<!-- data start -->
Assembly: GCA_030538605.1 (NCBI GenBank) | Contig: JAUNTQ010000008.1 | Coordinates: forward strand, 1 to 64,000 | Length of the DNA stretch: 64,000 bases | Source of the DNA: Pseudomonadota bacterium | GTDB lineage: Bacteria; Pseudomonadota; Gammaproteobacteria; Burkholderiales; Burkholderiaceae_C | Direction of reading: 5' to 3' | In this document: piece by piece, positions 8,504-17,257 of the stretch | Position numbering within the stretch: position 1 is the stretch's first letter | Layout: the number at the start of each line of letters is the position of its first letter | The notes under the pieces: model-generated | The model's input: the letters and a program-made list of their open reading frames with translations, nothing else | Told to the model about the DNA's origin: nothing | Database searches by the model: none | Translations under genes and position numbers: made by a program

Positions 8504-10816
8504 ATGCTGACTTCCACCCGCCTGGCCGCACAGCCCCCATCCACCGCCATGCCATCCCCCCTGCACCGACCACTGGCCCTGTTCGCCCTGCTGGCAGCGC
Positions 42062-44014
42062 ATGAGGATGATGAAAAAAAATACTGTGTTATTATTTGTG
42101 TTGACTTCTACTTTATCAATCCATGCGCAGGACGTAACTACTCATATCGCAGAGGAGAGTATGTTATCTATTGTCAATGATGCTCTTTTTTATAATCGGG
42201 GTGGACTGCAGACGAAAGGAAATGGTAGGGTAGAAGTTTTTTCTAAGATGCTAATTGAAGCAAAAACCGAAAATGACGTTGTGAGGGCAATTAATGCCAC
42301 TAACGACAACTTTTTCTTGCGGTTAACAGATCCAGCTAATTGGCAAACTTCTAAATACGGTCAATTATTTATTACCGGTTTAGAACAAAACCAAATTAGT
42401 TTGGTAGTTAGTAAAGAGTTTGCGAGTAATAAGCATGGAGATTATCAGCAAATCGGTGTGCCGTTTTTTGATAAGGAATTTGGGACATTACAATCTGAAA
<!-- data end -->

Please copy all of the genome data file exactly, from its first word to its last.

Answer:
Assembly: GCA_030538605.1 (NCBI GenBank) | Contig: JAUNTQ010000008.1 | Coordinates: forward strand, 1 to 64,000 | Length of the DNA stretch: 64,000 bases | Source of the DNA: Pseudomonadota bacterium | GTDB lineage: Bacteria; Pseudomonadota; Gammaproteobacteria; Burkholderiales; Burkholderiaceae_C | Direction of reading: 5' to 3' | In this document: piece by piece, positions 8,504-17,257 of the stretch | Position numbering within the stretch: position 1 is the stretch's first letter | Layout: the number at the start of each line of letters is the position of its first letter | The notes under the pieces: model-generated | The model's input: the letters and a program-made list of their open reading frames with translations, nothing else | Told to the model about the DNA's origin: nothing | Database searches by the model: none | Translations under genes and position numbers: made by a program

Positions 8504-10816
8504 ATGCTGACTTCCACCCGCCTGGCCGCACAGCCCCCATCCACCGCCATGCCATCCCCCCTGCACCGACCACTGGCCCTGTTCGCCCTGCTGGCAGCGC
Positions 42062-44014
42062 ATGAGGATGATGAAAAAAAATACTGTGTTATTATTTGTG
42101 TTGACTTCTACTTTATCAATCCATGCGCAGGACGTAACTACTCATATCGCAGAGGAGAGTATGTTATCTATTGTCAATGATGCTCTTTTTTATAATCGGG
42201 GTGGACTGCAGACGAAAGGAAATGGTAGGGTAGAAGTTTTTTCTAAGATGCTAATTGAAGCAAAAACCGAAAATGACGTTGTGAGGGCAATTAATGCCAC
42301 TAACGACAACTTTTTCTTGCGGTTAACAGATCCAGCTAATTGGCAAACTTCTAAATACGGTCAATTATTTATTACCGGTTTAGAACAAAACCAAATTAGT
42401 TTGGTAGTTAGTAAAGAGTTTGCGAGTAATAAGCATGGAGATTATCAGCAAATCGGTGTGCCGTTTTTTGATAAGGAATTTGGGACATTACAATCTGAAA